Wild animals showing signs of aging

Evolutionary biologists at one time thought that mortality risk for wild animals was so high for that before an individual got old enough to start slowing down, reproducing less well, evading predators less well, etc., it would die of external causes. This misconception has been demolished by studies where individually recognizable markings or bands allow the tracking of individual animals through their lives. Many hundreds of studies have shown that wild animals of diverse species suffer all sorts of downsides from aging.

In an iNaturalist context, I would like to know of any observations of animals in the wild that seem (based on locomotion, skin, eyes, behavior) to be showing sign or symptoms of aging. When we encounter an animal in the wild we generally don’t know how old it is, but just like we can recognize an older human on first meeting, it seems like at least sometimes a naturalist will recognize the same in a wild animal.

I’ve searched for projects or forum topics covering this, but haven’t come up with anything. I’d appreciate hearing your thoughts on the matter. Thank you.


In my experience with rattlesnakes in the Bay Area, they tend to get darker and lose contrast in their markings as they age. Large snakes (presumably on the older side) are almost always dark and muddy looking compared with smaller, younger snakes.


Interesting! Do you see any sings of senescence (deleterious effects of aging) in these older rattlesnakes?

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I believe carpet beetles Anthrenus lose their colored scales.


Cool! Can you point me to any observations of Anthrenus that look old due to this, please?

I don’t think so? But I don’t see enough snakes, sadly, to really have much of a sample size, and I’ve only ever seen a few real big rattlers. And with reptiles especially, temperature can affect their responsiveness and mobility.

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Solitary nesting bees wear down their mandibles and lose body hairs as they age. Moths and butterflies lose scales and pieces of wings over time.


Butterflies get faded colors and tattered wing edges when they’re old - here’s a "fresh " buckeye butterfly, as compared with an older one.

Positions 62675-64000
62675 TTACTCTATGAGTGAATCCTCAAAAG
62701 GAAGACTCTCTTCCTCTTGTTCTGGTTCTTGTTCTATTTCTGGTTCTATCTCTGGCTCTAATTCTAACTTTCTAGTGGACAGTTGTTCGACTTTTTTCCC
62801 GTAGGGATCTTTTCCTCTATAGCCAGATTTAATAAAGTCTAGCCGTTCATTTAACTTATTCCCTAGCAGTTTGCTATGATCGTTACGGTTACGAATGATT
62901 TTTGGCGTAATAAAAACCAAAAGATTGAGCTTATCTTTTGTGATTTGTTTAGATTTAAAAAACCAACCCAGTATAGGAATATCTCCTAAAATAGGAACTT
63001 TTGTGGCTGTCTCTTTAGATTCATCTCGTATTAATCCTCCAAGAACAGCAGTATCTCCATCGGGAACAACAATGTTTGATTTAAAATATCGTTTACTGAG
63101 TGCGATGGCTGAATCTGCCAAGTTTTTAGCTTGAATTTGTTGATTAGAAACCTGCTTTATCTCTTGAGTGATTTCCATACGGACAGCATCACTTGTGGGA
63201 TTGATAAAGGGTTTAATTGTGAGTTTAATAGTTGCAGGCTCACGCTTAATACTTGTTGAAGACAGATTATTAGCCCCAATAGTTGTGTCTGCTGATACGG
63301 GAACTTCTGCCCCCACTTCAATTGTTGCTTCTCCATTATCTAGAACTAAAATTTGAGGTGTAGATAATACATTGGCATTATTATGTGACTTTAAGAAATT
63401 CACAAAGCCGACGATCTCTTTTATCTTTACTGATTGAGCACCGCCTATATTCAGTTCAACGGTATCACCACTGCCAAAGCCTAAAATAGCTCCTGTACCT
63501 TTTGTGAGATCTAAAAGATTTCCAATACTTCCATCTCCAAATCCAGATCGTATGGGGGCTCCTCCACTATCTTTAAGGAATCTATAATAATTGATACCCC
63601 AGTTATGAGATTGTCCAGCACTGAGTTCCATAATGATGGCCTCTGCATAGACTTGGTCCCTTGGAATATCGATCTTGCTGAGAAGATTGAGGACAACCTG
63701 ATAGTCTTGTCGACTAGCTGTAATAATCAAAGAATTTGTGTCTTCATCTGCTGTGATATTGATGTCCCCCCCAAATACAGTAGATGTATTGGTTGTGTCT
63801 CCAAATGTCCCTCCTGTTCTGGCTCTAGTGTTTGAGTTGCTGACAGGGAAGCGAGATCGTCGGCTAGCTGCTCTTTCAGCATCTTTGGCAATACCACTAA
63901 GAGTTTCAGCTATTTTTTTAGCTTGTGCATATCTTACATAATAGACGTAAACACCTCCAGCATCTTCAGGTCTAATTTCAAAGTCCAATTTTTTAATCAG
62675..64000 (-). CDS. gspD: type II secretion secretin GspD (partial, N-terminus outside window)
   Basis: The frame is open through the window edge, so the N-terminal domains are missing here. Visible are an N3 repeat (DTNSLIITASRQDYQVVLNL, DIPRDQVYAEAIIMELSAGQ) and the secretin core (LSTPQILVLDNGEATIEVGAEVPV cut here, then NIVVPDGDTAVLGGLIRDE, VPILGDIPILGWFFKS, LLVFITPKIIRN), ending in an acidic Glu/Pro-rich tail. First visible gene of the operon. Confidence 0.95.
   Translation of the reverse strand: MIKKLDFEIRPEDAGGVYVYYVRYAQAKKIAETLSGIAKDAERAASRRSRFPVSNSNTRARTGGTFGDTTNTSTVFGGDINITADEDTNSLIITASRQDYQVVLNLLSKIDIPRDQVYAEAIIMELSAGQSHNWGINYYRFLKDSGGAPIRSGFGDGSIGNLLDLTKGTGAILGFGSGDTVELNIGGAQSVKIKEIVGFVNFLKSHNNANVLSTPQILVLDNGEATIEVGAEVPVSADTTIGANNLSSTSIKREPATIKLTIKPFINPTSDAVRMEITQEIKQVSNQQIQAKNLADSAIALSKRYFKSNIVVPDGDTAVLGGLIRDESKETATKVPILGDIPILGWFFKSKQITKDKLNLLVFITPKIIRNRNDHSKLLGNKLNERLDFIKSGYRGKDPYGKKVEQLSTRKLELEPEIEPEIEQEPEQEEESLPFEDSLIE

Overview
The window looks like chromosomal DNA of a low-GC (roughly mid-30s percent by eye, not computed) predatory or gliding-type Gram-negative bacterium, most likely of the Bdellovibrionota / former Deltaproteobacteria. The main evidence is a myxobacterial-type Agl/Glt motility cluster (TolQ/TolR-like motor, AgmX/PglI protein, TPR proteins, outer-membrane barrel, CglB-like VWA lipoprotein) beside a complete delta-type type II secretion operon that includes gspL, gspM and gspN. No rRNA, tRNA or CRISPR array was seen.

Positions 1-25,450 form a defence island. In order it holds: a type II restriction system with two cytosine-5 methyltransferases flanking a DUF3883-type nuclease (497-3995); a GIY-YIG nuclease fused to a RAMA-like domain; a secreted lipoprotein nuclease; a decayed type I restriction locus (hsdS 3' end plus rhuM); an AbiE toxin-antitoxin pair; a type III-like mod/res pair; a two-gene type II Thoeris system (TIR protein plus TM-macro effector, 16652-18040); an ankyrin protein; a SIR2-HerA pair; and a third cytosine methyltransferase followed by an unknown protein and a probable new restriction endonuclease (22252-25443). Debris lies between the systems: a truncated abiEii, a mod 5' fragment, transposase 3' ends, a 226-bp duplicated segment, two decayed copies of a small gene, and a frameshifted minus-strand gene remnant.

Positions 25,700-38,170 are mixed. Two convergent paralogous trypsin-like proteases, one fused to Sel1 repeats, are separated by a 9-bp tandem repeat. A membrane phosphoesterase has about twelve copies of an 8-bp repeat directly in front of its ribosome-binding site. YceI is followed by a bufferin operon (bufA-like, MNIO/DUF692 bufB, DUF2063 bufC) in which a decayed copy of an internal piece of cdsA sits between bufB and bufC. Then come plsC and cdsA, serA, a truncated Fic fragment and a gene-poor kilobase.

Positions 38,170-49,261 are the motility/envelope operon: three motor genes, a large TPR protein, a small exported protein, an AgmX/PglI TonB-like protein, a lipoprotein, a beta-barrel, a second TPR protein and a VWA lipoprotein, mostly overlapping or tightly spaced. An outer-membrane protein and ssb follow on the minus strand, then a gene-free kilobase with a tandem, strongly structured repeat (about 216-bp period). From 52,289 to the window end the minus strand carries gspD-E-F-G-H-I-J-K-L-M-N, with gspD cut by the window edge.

Thank you for raising awareness to the topic of aging and wild animals. As a gerontologist, I also appreciated your comment, “recognizing an older human upon first meeting” - which is an interesting process in some social/cultural groups in terms of how “older” is defined or recognized in society. Whether ranging from “senior” discounts or Census Bureau designation (65+) or AARP membership, the good news is how being active in the outdoors and being active in naturalist activities (e.g., observations - identifications) such as birding - can be a positive aspect of the aging experience. My own goal is to learn more of the role of Orca grandmothers in the lives of grandcalves. This would be an interesting connection between the grandmother hypothesis with aging humans as well (see: https://onlinelibrary.wiley.com/doi/full/10.1002/9781118924396.wbiea2162

Orcinus orca




Some other research general references/citations for topic:


Naked Mole Rats

PDF available:

Citation for published version:
Nussey, DH, Froy, H, Lemaitre, J-F, Gaillard, J-M & Austad, SN 2013, ‘Senescence in natural populations ofanimals: Widespread evidence and its implications for bio-gerontology’, Ageing Research Reviews, vol. 12,no. 1, pp. 214-225. https://doi.org/10.1016/j.arr.2012.07.004

University Professor Caleb Finch discusses the wide spectrum of aging rates in the animal kingdom and what it could mean for human aging study.

Austad’s new book explores lessons humans can learn about aging from the long lives of certain animals
https://www.sciencedirect.com/science/article/pii/S0531556523000839 Programmed versus non-programmed evolution of aging. What is the evidence?
Regarding Trees
https://www.hachettebookgroup.com/titles/jared-farmer/elderflora/9780465097852/?lens=basic-books Elderflora - Jared Farmer

thanks, Scott


Interesting thread. In our region for mammals, biologists also elicit age through hunter harvests, by counting tooth rings. Recently a wild black bear sow was dated to 31. Curiously, it was reported to be acting in an erratic fashion, perhaps due to senility. By this age, the bear has mostly lost its teeth except for molars. For grizzlies, they’ve also been observed to change feeding strategy: